When to quit, when to persist in your career
How do you know when the time is right to move on from your current position? It can be hard to know when to keep going in a job that doesn’t quite satisfy your personal and professional goals and when it’s time to look for something new. As entrepreneur and author Seth Godin reminds us in this book The Dip: A Little Book That Teaches You When to Quit and When to Stick, there’s often a time for quitting and a time for persevering – and both can get you to your goals:
“Extraordinary benefits accrue to the tiny minority of people who are able to push just a tiny bit longer than most. Extraordinary benefits also accrue to the tiny minority with the guts to quit early and refocus their efforts on something new. In both cases, it’s about being the best in the world. About getting through the hard stuff and coming out on the other side.”
Investing in your professional development can be a way to get yourself from where you are to where you want to be. UBC’s Master of Engineering Leadership (MEL) and Master of Health Leadership and Policy (MHLP) enable professionals in engineering and health care to gain new skills in their industry sector, along with the business and leadership knowledge needed to jump up to positions of higher responsibility and influence.
The cul-de-sacs and dips of your career
What does this mean for you? You might feel stuck in your current position. Do you stick it out? Or do you quit?
Godin says to be wary of cul-de-sacs: dead ends where no matter what you do and how hard you work, nothing will change – the situation won’t get better and it won’t get worse. “There’s not a lot to say about the cul-de-sac except to realize that it exists and to embrace the fact that when you find one, you need to get off it, fast. That’s because a dead end is keeping you from doing something else. The opportunity cost of investing your life in something that’s not going to get better is just too high.”
How do you know if you’re stuck in a cul-de-sac? You might have realized that your current position doesn’t offer the pathway to the career growth you are seeking. Or maybe you are in an industry that is no longer aligned with your values.
That was the case for Anna Swanson, who was working in oil and gas but wanted to work in clean energy.
She evaluated her situation and realized that by doing the MEL in Clean Energy Engineering she could gain the experience and credibility to move into a field more aligned with her priorities.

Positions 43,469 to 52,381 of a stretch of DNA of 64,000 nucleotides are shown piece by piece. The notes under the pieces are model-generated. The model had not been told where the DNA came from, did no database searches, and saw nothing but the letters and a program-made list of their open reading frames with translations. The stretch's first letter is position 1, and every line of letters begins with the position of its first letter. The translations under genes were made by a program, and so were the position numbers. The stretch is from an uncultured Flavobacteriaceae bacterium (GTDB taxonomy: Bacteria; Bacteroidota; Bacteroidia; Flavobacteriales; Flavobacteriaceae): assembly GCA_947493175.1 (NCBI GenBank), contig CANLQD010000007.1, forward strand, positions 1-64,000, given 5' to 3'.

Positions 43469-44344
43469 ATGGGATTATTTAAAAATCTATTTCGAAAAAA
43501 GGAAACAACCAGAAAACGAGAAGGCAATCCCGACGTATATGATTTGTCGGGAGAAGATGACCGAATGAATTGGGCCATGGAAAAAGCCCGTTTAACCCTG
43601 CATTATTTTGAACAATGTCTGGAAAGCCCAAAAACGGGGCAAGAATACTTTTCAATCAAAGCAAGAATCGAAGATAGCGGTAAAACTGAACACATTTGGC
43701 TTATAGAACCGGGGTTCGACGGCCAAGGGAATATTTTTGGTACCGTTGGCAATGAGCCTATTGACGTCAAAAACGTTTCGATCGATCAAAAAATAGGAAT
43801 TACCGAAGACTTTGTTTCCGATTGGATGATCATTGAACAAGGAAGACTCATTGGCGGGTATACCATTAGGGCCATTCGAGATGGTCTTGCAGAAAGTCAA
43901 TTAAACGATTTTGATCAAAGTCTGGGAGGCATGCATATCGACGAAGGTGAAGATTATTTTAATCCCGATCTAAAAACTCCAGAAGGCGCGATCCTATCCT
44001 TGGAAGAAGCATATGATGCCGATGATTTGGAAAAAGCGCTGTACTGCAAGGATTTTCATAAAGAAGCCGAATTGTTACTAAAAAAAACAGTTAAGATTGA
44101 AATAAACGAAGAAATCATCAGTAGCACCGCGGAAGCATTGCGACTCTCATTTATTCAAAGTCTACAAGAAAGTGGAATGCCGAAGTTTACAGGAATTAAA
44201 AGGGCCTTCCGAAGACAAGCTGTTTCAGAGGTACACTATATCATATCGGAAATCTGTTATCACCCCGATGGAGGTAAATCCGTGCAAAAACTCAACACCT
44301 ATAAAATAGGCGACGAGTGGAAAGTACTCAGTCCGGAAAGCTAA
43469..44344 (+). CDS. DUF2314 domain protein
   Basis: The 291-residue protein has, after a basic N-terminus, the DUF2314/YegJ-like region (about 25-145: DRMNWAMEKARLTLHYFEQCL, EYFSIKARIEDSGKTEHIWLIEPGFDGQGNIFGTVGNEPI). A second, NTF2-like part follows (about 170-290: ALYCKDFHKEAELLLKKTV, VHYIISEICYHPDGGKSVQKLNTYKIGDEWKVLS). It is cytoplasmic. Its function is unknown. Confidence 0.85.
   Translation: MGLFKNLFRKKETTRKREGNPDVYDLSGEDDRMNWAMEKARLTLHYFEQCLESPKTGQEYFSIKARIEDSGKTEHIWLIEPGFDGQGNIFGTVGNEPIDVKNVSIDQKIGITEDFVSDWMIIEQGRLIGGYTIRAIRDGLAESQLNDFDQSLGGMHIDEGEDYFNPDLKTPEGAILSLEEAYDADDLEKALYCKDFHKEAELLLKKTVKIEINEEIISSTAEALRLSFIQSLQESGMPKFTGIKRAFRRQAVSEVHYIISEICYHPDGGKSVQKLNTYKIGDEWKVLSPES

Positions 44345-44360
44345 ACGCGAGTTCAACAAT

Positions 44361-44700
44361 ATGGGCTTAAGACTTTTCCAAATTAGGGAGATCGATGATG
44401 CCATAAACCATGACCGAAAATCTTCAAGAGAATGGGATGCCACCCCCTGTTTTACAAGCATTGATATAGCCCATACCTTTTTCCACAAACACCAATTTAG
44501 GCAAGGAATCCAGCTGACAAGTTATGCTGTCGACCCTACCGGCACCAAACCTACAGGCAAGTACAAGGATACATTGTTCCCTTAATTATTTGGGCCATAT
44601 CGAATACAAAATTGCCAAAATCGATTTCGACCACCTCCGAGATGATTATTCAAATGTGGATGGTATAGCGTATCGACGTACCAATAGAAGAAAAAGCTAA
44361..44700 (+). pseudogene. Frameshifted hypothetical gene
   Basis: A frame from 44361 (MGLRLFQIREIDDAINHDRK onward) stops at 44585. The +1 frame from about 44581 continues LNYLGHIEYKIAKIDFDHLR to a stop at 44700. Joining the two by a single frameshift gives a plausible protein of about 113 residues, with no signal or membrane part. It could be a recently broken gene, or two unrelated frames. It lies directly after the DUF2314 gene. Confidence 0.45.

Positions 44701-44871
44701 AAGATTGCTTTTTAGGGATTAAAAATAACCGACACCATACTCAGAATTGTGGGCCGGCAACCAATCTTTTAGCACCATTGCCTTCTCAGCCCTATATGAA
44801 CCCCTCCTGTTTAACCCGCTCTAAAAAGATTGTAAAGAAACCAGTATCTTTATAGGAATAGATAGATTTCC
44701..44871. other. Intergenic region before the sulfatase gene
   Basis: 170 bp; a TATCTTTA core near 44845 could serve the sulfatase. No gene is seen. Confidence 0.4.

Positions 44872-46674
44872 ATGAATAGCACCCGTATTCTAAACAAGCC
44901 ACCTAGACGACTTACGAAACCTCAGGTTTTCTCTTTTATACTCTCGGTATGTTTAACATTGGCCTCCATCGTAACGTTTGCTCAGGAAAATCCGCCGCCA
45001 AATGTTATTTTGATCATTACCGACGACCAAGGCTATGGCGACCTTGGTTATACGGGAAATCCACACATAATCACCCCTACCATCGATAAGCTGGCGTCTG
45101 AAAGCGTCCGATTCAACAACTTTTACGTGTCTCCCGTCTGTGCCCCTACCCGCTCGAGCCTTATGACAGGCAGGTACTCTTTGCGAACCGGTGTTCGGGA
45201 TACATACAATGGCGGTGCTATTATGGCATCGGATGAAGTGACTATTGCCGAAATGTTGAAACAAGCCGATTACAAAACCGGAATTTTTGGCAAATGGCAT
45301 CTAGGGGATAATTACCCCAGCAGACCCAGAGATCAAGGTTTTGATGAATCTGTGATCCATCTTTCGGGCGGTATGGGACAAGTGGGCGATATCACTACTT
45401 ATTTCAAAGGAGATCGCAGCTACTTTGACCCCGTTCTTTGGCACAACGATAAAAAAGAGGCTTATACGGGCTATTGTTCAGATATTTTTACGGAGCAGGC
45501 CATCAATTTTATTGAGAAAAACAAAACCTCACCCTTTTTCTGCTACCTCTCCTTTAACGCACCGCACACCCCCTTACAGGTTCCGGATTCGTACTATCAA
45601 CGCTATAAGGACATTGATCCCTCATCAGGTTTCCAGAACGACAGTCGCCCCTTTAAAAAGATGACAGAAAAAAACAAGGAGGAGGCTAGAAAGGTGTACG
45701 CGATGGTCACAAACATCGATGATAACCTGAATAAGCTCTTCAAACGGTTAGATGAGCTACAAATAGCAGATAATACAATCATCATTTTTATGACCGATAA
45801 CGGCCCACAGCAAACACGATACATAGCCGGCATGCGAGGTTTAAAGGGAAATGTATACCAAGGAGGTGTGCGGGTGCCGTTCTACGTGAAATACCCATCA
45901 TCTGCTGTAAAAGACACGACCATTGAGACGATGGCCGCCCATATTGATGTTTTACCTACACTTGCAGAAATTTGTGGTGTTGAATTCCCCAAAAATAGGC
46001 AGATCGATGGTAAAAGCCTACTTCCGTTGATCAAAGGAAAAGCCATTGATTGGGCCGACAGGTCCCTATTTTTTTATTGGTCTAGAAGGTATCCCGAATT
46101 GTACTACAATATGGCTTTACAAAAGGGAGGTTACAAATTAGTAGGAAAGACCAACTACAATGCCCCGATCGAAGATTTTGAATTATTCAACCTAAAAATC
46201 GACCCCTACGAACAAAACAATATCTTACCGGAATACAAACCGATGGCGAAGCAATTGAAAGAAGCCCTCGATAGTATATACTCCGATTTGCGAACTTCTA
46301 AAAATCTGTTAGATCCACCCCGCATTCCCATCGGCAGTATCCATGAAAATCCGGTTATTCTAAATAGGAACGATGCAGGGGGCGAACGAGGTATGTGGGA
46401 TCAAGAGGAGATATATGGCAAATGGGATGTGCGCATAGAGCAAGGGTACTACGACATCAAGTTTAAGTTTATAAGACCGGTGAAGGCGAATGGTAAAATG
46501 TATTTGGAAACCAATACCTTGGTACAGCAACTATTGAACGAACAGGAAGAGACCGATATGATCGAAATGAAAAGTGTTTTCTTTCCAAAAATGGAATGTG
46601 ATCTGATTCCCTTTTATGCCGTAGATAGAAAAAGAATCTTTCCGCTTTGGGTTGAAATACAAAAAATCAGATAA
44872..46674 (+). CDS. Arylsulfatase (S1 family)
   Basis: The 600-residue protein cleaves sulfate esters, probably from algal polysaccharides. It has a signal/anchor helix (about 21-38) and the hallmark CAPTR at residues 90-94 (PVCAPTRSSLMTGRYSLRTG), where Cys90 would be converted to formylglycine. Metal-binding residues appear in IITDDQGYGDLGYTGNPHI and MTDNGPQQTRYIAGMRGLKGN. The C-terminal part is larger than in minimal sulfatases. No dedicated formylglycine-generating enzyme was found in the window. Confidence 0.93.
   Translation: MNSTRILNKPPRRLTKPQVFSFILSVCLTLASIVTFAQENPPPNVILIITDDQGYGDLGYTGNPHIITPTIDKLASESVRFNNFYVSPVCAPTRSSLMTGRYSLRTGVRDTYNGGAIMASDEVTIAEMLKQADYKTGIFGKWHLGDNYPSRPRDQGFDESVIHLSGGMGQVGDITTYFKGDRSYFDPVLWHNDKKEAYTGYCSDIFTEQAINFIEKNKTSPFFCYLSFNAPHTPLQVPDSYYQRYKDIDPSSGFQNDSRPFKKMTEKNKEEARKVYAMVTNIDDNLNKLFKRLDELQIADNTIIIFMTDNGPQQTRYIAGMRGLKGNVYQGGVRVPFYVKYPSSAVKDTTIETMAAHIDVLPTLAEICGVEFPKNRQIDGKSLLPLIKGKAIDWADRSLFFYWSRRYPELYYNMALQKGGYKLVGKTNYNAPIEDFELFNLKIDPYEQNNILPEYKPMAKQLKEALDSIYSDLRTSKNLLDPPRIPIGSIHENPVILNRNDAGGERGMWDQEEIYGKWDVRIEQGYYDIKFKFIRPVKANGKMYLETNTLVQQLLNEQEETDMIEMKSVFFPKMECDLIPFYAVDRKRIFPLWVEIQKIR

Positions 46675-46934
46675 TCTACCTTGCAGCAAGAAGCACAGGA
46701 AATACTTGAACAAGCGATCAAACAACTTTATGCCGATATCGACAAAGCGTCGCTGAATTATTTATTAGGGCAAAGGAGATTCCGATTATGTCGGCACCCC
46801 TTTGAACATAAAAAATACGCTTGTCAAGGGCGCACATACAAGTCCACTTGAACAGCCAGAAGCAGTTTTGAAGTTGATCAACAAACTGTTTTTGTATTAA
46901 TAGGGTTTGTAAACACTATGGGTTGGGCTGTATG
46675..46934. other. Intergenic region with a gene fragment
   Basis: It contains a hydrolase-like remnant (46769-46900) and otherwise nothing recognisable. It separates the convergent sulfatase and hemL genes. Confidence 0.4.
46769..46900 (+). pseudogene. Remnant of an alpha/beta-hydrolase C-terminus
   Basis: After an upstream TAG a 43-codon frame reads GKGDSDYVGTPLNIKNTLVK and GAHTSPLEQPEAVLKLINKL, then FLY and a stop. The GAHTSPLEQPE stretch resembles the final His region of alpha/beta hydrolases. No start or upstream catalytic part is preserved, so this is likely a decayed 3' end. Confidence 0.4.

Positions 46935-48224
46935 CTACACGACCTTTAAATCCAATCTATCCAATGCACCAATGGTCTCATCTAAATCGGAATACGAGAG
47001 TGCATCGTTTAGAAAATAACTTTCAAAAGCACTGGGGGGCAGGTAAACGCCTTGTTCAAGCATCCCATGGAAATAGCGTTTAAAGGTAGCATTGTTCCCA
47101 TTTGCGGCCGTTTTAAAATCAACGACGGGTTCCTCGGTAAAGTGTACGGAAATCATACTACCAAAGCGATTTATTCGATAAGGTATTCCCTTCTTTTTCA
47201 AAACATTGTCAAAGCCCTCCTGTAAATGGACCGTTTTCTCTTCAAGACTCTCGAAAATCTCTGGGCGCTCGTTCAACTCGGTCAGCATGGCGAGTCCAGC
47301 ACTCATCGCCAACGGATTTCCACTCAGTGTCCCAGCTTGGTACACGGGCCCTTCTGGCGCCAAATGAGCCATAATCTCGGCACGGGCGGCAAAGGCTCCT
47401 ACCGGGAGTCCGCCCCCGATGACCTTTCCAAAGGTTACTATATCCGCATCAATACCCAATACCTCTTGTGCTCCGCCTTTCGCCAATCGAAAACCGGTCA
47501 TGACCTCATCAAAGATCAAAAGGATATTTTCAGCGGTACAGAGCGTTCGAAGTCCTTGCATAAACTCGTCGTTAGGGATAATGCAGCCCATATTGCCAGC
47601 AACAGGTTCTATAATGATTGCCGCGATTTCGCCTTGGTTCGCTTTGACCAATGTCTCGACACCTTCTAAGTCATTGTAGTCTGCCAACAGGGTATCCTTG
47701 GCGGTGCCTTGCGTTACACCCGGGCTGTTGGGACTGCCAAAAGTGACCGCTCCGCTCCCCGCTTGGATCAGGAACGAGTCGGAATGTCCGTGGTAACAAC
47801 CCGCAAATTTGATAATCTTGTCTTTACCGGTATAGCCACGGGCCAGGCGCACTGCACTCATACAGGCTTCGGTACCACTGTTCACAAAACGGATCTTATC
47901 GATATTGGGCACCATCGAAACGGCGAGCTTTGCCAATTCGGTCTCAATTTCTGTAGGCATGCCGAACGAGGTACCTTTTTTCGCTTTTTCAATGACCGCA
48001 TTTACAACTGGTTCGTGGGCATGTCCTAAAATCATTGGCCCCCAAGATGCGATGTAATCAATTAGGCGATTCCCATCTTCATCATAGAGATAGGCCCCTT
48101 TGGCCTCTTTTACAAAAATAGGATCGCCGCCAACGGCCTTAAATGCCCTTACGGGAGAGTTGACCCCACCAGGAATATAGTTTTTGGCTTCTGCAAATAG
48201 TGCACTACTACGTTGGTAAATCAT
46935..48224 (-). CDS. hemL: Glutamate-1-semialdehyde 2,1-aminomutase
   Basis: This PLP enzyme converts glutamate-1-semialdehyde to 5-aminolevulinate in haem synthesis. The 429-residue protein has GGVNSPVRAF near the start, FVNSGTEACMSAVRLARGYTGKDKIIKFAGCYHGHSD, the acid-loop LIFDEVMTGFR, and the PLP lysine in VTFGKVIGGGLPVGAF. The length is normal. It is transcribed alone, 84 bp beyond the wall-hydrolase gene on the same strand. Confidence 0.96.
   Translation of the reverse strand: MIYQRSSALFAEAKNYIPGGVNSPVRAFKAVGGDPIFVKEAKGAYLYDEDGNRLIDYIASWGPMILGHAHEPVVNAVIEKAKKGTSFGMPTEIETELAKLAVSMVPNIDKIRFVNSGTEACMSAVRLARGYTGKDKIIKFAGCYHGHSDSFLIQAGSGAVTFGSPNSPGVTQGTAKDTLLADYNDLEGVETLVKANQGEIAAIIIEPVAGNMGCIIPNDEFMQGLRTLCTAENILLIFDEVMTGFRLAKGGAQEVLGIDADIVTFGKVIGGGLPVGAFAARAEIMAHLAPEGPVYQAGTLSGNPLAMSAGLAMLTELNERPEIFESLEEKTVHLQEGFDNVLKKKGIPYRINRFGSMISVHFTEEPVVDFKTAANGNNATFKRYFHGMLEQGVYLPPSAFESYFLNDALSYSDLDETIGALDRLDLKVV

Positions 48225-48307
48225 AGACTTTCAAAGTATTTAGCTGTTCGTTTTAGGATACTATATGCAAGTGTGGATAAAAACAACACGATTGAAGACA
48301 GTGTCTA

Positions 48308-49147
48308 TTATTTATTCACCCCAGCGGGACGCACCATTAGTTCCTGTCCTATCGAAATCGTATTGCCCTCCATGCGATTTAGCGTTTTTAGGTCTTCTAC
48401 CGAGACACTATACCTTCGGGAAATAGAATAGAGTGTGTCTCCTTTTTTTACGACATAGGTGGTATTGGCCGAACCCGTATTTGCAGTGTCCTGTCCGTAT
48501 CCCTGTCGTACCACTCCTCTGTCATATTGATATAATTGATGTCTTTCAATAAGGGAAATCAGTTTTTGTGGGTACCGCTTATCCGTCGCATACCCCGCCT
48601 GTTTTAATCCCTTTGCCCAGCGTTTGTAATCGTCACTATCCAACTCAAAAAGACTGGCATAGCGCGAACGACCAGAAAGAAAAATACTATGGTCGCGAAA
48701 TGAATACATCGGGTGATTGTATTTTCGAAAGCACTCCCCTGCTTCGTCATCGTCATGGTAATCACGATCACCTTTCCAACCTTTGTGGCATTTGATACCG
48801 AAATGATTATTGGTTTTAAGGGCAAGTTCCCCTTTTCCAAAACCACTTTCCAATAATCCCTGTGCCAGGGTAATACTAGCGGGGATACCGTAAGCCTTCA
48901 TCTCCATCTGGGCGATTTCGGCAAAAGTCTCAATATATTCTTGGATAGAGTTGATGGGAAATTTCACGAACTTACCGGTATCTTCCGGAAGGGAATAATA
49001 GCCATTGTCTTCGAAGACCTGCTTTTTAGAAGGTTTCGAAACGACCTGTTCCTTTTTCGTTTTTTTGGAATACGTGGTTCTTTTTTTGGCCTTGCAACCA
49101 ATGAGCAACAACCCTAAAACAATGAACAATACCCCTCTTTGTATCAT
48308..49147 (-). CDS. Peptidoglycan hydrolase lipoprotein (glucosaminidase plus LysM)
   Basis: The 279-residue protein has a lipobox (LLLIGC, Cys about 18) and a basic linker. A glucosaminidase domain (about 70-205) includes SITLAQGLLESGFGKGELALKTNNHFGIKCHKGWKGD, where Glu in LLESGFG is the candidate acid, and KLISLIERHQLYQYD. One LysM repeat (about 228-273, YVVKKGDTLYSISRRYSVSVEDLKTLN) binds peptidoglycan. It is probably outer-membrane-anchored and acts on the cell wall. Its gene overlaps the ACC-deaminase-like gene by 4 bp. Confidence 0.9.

She’s now working as an energy management consultant with a company that helps governments and utilities achieve carbon reduction initiatives.
Or maybe you recognize that your current role doesn’t enable you to have the impact on your field that you know is needed. That was the experience for Erika Young, who was working on the front line at a care home during the initial wave of COVID-19 and feeling frustrated by the roadblocks within the system that prevented patients from receiving quality care.
“This experience made me really think about the ethical dilemmas within our health-care system and the crucial need to advocate for vulnerable populations,” she says. “When I saw an ad for the MHLP in Seniors Care on my Facebook page, I saw this as an opportunity to learn more about the complex interconnections that make up seniors care and gain the business and leadership skills to make a difference within this field.”
Persevering through the tough stuff
Although Godin offers the refreshing perspective that quitting can be a great idea and that there is value in leaving a situation that isn’t fulfilling, he also talks about the value persisting and sticking through the hard stuff. It all depends on your situation.
He notes that when we’re first learning something new, it can be fun and exciting. After a while, it might feel hard – really hard. Godin says that’s when we’re in the dip, or what he refers to as “the long slog between starting and mastery. A long slog that’s actually a shortcut, because it gets you where you want to go faster than any other path…. The Dip is the difference between the easy “beginner” technique and the more useful “expert” approach in skiing or fashion design. The Dip is the long stretch between beginner’s luck and real accomplishment.”
When students are in the midst of their MEL and MHLP graduate programs, they might feel the dip. There’s the excitement that comes from being back in a learning environment, being immersed in new ideas and experiences, and seeing some immediate results. But it’s also hard work. Learning isn’t always easy. This, says Godin, is part of the path. By leaning in to the experience and persevering, you will gain the mastery and knowledge that will ultimately pay off.
Mastering leadership, business, and technical skills
That pay-off can be impressive.
MEL and MHLP alumni have used the sector-specific knowledge gained in the program – combined with tangible skills in leadership and business – to take on roles with significantly greater responsibility and influence, move into new industries, launch new ventures and achieve their personal and professional goals. In this way, the one-year full-time degrees are what Godin would call a shortcut to mastery – equipping you with the knowledge needed for real and lasting professional accomplishment.
Godin’s book asks us to consider the idea of quitting with more nuance. On the one hand, “Quitting is better than coping because quitting frees you up to excel at something else,” he says. But when you are in a hard spot – the dip of the experience – you also need to know when to stick it out: “Never quit something with great long-term potential just because you can’t deal with the stress of the moment.”